Wilco – The Whole Love
“The Whole Love,” a 12-song effort that’s way more “Summerteeth” and “Yankee Hotel Foxtrot” than more recent efforts: The band is having fun not only with sound but with structure, without sacrificing catchiness. Nearly every song contains some tangential surprise, odd hook, sonic back flip or midsong redefinition. The first single, “I Might,” sounds like ? and the Mysterians covering Radiohead and is the closest thing to a simple rock song on the record (rivaled by “Dawned on Me,” which suggests Electric Light Orchestra). “Sunloathe” is a surreal, psychedelic piano ballad carried forward by Kotche’s miscellaneous noise and layers of intricate countermelodies. “Standing O” sounds stolen from Elvis Costello’s “This Year’s Model.” Read the full review on LA Times
Nirvana – Nevermind (Deluxe Edition)
Twenty years later, here I sit swamped again in that riotous cataloguing of disaffection and narcissism, thanks to Nevermind’s big-event two-disc reissue. First comes the original album, at once unchanged and alien. The choruses strike me as ridiculously effective: pop sing-alongs hidden in the outsider sneer of punk. That radioactive pop core can’t be contained – not by dank effects, fragmented lyrics or even a mocking self-awareness about underground rock bands making major-label debuts. Butch Vig’s radio-glossed production has taken its share of lashes – and certainly the faint echo on Kurt Cobain’s voice during ‘Breed’ seems silly now – but he brings out the crossover potential of these songs even when they’re infected by groggy angst and vague sentiments. Like those loping verses and ravenous choruses, Vig’s pro sheen is a roadworthy vehicle for Cobain’s musing-venting-musing streaks. Read the full review on the Vine
Dum Dum Girls – Only In Dreams
Dum Dum Girls in particular had a way of reminding you that there was more to it than that. They had fun with irony; artifice; and winking, revisionist takes on musical history (Kristin Gundred’s Ramones-nodding stage name Dee Dee; Richard “My Boyfriend’s Back” Gottehrer’s co-producing credit on both full-lengths) that reminded you of the simple, triumphant facts: these women were all pretty excellent pop songwriters, and this thing they were part of was the most visible all-female front in indie rock since the riot grrrl movement in the early 1990s. Read the full review on Pitchfork
Wolves In The Throne Room – Celestial Lineage
Casting themselves as warrior-monks chanting benedictions while honing their swords on blood-soaked whetstones, the Weavers wield “Permanent Changes In Consciousness” as a ghostly interlude—one that offers breathing space between “Thuja Magus Imperium” and “Subterranean Initiation,” two symphonic, multilayered epics that launch Lineage into cosmic orbit. But the disc stays tethered to terra firma; simultaneously earthen and unearthly, the closing track, “Prayer Of Transformation,” churns frantic dissonance, blackened ambience, and the choral aura of guest singer Jessika Kenney into a blur of ethereal sludge. Each shimmering chord is a crested wave; each blastbeat and bestial screech is administered with zealous conviction. Read the full review on AV Club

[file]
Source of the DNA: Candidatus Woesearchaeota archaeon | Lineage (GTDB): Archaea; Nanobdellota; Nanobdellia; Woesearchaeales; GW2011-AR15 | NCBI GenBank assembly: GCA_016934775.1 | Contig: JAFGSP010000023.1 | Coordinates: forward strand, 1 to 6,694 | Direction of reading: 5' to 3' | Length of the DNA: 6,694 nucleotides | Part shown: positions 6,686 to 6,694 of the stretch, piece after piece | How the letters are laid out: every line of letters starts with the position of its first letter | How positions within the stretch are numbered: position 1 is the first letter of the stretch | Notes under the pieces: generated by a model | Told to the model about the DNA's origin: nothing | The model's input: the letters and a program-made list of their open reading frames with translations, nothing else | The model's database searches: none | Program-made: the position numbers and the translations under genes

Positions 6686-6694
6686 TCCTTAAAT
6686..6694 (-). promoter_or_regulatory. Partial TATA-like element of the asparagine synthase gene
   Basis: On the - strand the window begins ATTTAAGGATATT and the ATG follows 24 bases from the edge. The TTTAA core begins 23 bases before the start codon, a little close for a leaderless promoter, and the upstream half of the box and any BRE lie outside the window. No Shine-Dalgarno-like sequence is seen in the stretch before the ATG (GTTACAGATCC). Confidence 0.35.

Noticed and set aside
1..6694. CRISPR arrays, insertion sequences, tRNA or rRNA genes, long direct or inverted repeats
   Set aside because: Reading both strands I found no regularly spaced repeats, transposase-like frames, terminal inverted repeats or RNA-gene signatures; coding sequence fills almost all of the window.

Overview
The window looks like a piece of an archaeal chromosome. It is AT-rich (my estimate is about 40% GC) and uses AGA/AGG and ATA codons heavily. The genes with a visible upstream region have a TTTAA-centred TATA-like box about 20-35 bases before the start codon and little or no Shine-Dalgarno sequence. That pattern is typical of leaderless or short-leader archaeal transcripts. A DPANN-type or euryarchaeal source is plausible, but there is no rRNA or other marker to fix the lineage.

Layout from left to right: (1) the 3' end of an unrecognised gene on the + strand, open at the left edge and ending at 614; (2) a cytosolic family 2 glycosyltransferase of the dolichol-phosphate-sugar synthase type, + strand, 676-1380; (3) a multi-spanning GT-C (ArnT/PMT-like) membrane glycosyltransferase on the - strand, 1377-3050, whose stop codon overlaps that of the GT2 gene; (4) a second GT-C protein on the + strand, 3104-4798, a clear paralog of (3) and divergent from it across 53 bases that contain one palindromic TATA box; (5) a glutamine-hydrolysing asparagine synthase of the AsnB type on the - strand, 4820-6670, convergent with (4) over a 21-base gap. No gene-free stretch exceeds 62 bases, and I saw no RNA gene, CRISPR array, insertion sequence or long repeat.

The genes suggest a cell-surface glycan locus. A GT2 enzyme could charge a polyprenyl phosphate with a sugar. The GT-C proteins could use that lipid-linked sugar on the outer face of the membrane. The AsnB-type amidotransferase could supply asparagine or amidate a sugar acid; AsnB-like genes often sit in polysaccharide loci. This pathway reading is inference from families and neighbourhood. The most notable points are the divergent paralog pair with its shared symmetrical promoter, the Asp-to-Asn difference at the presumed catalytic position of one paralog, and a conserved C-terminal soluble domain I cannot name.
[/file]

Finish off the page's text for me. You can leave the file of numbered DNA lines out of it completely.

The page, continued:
Blitzen Trapper – American Goldwing
Last year, some speculated that the sixth album by Portland’s Blitzen Trapper might see the band enter some kind of cosmic-progressive phase. The logic, such as it was, went that their Queen-inspired miniature rock opera “Destroyer of the Void” was indicative of the group’s future plans, where the last album’s other songs were not. However, borrowing from a host of ‘70s influences is just what Blitzen Trapper does. Had they chosen another song from the last album, critics might just as well have predicted the band would become full-time Laurel Canyon folkies, don leather for hard rock, or disband altogether allowing frontman Eric Earley to transform permanently into Bob Dylan. Thankfully, none of those things happened. On American Goldwing Blitzen Trapper remains true to itself—still inspired by its heroes, still fusing old sounds with new, and still compelling. Read the full review at Pop Matters
Tori Amos – Night of Hunters
Using a technique taken from classical music, Amos has created a cycle of repeating musical themes with her latest solo work, “Night of Hunters,” a beautiful kaleidoscope of remembering and letting go. Tori fans will be delighted to find that “Hunters” marks the return of Amos’ piano, which has taken a back seat to the electronically produced fanciness she’s favored in the recent past. Here her voice is a crystal bell with only the ivory guiding her. Tori’s preteen daughter Natashya Hawley, her voice a rich earthy tone that vacillates between Sia-esque beauty and childlike curiosity, joins her mother for duets on four tracks, most notably on the wonderful “Job’s Coffin,” their vocals playing off of each other like two calling birds. Read the Full Review
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Revocation – Chaos of Forms
Exploding out of Boston, these thrashing tech-death masters have unleashed their third album (and second on Relapse) to the masses. Strewn with references to some of the gods in the pantheon of metal-dom, I have no doubt that this will be on many year-end best of lists. If you’ve got eyes, keep them fixed on these guys.
Check this out if you like Slayer, Necrophagist, and Evile
Architects – The Here and Now
With three albums under their belt, Architects have now come around with a fairly different sound. The Here and Now sees the use of less technical aspects and a bit of a push towards a more post-hardcore, poppy sound. They’re still searching for their exact niche, but it should only be a matter of time until they’ve found it.